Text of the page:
Movie News & Reviews

‘King Arthur’ sword-and-stone tale has rocks for brains

'King Arthur: Legend of the Sword' (Official Comic-Con trailer)

Robbed of his birthright, Arthur comes up the hard way in the back alleys of the city. But once he pulls the sword from the stone, he is forced to acknowledge his true legacy - whether he likes it or not.
Up Next
Robbed of his birthright, Arthur comes up the hard way in the back alleys of the city. But once he pulls the sword from the stone, he is forced to acknowledge his true legacy - whether he likes it or not.

Having shrunk the great Sherlock Holmes to fit the limited palette of short attention span theater (more Vin Diesel than Conan Doyle), filmmaker Guy Ritchie has now unleashed his reductive skills on the Arthurian legend.

Predictably, “King Arthur: Legend of the Sword” is visually elephantine and dramatically stunted.

Know from the start that this “Arthur” has about as much in common with Malory or Tennyson as “Clash of the Titans” did with Bulfinch. Basically it’s a big shapeless slice of sword and sorcery, CG battles and quirky humor (providing you find it at all amusing).

In a prologue, the kingdom of Uther Pendragon (Eric Bana) is seized during a great battle (war elephants the size of battleships … in England) by his scheming brother Vortigern (a sneering Jude Law, who portrays Watson in Ritchie’s Holmes franchise).

Before dying, Uther sends his young son Arthur off to safety. The boy grows up to be hunky Charlie Hunnam (“Sons of Anarchy”), raised in a brothel and unaware of his royal origins. He’s protective of the harlots who sheltered him and regularly attends classes at a dojo run by an Asian martial arts master. (Seriously, there’s dialogue referring to “kung fu.” In medieval London.)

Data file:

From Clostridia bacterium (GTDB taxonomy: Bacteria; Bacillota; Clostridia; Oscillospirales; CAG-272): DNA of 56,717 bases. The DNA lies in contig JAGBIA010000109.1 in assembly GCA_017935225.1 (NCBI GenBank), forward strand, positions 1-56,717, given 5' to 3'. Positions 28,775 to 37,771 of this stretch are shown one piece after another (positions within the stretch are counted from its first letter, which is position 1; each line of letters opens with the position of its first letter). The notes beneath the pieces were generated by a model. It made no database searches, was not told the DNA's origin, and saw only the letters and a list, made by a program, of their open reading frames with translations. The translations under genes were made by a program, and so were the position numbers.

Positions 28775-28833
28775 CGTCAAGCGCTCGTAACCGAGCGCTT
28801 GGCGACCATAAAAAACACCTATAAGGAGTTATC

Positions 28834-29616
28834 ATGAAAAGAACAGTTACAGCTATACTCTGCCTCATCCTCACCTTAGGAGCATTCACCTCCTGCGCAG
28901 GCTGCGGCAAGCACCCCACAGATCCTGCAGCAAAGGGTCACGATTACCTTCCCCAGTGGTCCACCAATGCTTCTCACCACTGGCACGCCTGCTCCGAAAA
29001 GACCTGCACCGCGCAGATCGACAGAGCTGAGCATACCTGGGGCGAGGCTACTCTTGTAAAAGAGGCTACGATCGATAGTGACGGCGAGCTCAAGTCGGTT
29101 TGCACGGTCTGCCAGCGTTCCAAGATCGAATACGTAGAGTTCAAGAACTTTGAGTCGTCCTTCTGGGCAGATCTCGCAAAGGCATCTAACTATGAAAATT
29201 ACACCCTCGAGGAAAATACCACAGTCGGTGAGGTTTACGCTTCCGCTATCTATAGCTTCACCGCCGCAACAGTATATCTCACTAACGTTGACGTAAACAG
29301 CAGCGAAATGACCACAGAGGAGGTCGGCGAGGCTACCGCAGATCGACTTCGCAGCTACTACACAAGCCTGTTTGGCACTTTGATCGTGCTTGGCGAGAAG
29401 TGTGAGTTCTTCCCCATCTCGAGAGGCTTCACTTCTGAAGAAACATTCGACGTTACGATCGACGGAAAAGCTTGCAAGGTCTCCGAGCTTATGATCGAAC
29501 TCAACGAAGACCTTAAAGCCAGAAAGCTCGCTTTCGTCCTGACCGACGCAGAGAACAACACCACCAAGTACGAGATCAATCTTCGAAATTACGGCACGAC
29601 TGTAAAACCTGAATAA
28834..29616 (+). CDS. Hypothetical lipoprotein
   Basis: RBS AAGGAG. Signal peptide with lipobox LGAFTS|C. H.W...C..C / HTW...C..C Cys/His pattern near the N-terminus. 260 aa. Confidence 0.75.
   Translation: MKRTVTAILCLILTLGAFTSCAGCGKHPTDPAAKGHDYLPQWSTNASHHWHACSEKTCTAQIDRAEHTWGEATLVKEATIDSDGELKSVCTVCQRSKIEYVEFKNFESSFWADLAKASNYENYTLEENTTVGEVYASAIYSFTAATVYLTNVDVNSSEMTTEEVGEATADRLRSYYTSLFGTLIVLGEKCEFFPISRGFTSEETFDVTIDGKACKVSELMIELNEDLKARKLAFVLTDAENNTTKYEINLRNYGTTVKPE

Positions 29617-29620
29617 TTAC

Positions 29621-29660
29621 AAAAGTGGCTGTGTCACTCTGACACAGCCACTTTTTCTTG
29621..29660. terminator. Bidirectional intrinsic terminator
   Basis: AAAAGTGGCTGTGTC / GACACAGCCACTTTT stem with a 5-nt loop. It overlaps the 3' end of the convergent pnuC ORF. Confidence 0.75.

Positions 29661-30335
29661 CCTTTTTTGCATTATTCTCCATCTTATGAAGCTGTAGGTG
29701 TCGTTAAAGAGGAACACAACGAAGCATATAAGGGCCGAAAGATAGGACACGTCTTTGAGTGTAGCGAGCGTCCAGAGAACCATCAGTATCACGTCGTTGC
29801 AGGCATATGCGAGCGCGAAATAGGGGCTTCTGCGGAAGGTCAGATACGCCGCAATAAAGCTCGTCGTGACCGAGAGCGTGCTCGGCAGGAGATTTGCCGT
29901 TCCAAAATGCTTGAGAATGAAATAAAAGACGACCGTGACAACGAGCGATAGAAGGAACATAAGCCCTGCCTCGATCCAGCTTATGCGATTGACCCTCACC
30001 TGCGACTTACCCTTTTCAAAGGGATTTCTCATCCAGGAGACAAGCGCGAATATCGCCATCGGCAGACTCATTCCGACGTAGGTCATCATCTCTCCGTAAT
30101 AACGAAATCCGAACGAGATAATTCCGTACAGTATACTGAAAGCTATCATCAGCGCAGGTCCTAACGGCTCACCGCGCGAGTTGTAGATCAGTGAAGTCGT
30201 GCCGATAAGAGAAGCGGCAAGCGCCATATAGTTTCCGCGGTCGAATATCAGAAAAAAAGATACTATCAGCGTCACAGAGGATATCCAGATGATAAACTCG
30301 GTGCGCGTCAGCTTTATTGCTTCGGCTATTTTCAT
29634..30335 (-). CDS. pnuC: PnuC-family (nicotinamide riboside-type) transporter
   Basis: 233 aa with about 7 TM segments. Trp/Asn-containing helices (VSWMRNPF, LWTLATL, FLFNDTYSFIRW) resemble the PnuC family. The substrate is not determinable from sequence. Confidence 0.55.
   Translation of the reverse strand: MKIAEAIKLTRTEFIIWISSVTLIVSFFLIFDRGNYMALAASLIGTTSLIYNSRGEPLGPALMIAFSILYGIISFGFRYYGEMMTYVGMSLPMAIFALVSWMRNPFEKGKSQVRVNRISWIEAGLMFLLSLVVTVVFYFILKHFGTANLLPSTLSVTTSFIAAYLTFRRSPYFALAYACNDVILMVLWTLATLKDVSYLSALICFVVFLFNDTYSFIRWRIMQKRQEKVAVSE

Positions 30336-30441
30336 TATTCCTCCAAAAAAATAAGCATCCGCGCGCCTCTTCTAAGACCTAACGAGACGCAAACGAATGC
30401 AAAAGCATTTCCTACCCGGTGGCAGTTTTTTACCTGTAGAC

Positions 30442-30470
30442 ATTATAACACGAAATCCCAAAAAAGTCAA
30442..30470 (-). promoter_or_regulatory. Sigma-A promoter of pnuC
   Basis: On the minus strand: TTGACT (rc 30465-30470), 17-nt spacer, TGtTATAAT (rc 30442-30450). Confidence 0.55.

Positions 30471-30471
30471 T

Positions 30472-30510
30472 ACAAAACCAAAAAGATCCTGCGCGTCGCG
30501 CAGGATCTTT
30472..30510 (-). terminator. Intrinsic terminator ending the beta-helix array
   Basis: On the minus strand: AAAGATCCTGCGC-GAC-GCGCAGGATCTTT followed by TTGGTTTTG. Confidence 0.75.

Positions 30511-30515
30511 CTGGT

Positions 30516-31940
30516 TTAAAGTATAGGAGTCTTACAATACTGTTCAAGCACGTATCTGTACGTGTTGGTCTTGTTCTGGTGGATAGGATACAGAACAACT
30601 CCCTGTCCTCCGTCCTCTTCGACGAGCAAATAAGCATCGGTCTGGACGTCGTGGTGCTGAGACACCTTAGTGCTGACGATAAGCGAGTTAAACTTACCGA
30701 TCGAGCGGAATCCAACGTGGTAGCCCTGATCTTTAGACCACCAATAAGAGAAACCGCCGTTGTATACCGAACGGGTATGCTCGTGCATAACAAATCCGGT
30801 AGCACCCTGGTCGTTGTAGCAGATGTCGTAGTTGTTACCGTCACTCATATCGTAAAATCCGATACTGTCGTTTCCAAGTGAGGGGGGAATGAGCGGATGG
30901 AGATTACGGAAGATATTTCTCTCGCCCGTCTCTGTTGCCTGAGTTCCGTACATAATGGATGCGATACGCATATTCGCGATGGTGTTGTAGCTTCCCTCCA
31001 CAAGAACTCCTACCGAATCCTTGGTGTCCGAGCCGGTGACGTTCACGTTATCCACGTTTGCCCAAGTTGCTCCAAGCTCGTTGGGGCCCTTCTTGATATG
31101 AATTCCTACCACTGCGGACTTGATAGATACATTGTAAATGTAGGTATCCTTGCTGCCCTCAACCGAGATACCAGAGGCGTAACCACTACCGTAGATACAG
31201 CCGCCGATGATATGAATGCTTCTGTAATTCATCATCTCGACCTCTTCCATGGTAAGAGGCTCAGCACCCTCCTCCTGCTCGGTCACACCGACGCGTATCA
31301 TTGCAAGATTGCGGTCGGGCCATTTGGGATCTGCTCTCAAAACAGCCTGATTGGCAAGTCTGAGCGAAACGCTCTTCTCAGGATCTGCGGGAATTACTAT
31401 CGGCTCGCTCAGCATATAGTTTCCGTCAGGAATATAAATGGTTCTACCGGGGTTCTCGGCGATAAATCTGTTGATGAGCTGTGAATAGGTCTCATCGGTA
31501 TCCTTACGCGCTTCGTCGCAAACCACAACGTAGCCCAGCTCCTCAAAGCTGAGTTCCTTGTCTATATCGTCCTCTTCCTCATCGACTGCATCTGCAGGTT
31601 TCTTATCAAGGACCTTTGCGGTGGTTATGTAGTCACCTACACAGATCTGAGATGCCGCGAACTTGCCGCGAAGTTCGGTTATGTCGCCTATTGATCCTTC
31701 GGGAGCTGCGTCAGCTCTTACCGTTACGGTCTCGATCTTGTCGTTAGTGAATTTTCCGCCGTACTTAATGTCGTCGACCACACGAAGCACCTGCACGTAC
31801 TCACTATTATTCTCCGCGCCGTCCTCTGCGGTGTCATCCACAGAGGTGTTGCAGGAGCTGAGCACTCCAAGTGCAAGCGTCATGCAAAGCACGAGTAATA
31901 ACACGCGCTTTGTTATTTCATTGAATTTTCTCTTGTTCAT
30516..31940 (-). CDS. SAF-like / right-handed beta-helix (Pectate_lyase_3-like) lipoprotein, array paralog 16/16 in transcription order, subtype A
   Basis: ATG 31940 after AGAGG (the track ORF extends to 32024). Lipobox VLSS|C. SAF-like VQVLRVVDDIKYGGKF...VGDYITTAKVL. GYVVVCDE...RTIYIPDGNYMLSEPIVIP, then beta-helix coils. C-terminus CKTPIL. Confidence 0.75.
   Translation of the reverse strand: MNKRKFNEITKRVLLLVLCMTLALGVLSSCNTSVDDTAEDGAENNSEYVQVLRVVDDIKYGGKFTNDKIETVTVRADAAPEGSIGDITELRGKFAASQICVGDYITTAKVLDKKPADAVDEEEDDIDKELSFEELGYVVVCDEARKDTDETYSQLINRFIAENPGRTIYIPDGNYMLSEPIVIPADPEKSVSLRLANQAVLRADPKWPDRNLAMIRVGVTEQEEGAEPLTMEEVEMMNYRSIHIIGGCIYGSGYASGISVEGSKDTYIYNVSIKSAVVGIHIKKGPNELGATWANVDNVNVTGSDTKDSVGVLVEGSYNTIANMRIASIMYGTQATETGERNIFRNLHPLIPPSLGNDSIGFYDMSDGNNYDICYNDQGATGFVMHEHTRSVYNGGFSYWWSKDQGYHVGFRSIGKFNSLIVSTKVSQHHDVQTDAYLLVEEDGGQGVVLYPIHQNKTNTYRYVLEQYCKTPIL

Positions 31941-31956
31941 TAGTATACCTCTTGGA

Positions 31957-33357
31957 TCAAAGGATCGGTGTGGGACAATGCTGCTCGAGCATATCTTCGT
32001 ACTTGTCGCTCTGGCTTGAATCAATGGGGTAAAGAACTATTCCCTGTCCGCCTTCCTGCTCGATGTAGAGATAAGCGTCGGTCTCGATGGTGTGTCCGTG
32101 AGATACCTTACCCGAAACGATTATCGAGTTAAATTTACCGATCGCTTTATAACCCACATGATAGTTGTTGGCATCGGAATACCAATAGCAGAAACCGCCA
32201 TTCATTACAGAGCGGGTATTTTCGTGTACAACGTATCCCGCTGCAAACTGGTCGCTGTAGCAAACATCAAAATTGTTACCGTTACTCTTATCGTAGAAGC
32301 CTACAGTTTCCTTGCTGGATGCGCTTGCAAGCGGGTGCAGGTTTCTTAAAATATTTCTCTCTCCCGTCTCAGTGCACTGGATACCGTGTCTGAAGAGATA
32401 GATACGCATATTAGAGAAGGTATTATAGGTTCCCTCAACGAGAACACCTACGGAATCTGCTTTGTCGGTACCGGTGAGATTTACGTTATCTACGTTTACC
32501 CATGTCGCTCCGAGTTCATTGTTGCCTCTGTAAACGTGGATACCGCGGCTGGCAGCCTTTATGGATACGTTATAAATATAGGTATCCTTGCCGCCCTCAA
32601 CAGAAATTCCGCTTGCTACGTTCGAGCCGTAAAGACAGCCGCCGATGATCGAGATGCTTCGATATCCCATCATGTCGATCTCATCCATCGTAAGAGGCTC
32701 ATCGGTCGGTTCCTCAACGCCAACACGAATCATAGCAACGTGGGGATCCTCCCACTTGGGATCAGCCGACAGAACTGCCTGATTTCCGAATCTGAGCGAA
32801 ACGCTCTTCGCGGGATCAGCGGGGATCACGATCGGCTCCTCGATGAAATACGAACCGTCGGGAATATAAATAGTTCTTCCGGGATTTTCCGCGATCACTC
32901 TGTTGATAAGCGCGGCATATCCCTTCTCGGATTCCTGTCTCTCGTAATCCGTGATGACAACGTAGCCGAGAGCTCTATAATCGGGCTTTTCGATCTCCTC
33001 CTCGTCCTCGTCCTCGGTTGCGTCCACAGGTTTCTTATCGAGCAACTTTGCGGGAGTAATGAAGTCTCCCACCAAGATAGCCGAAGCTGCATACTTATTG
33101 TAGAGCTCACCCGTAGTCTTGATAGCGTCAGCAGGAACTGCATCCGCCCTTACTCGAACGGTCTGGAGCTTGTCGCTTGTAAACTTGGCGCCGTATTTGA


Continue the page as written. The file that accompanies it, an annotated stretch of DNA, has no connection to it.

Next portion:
Meanwhile Vortigern obsesses over finding and killing his nephew, enforcing his will with an army of black-masked warriors who look suspiciously like they’re wearing costumes rejected by the “Star Wars” franchise.

Enter a magician (Astrid Berges-Frisbey) who has been sent by her wizardly kinfolk to help Arthur recognize his heritage and abet his ascension to the throne. She has all sorts of skills, like commanding birds and other animals.

The plotting doesn’t matter. Some of the elements tap into the Arthurian legend (the sword in the stone and the Lady of the Lake, though no Guinevere or Lancelot). But the story arc is utterly predictable and serves mostly as a skeleton on which to hang flashy effects.

Arthur’s bunch of close buds (played by, among others, Djimon Hounsou and “Game of Thrones’ ” Aidan Gillen) provide comic relief and a bewildering array of regional Brit accents. In their casually combative banter they are rather obvious cousins to the hapless lowlifes who populated modern-day Ritchie films like “Lock, Stock and Two Smoking Barrels” and “Snatch.”

Hunnam looks good but can’t do much with the material, for there is not one genuine moment of emotion in the whole laborious mess. Even the action scenes are more confusing than stimulating.

One is tempted to ask how the film (which reportedly cost $175 million) ever got made. It couldn’t have looked that promising on paper.

But then who would have thought Ritchie’s “Sherlock Holmes” would be a major hit?

Read more of freelancer Robert W. Butler’s reviews at butlerscinemascene.com.

‘King Arthur: Legend of the Sword’

  1/2

Opens at 7 p.m. Thursday.

Rated PG-13 for sequences of violence and action, some suggestive content and brief strong language.

Time: 2:06

  Comments